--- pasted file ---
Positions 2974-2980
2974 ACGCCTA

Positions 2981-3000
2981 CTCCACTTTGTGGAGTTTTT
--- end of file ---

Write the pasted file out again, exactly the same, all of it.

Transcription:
Positions 2974-2980
2974 ACGCCTA

Positions 2981-3000
2981 CTCCACTTTGTGGAGTTTTT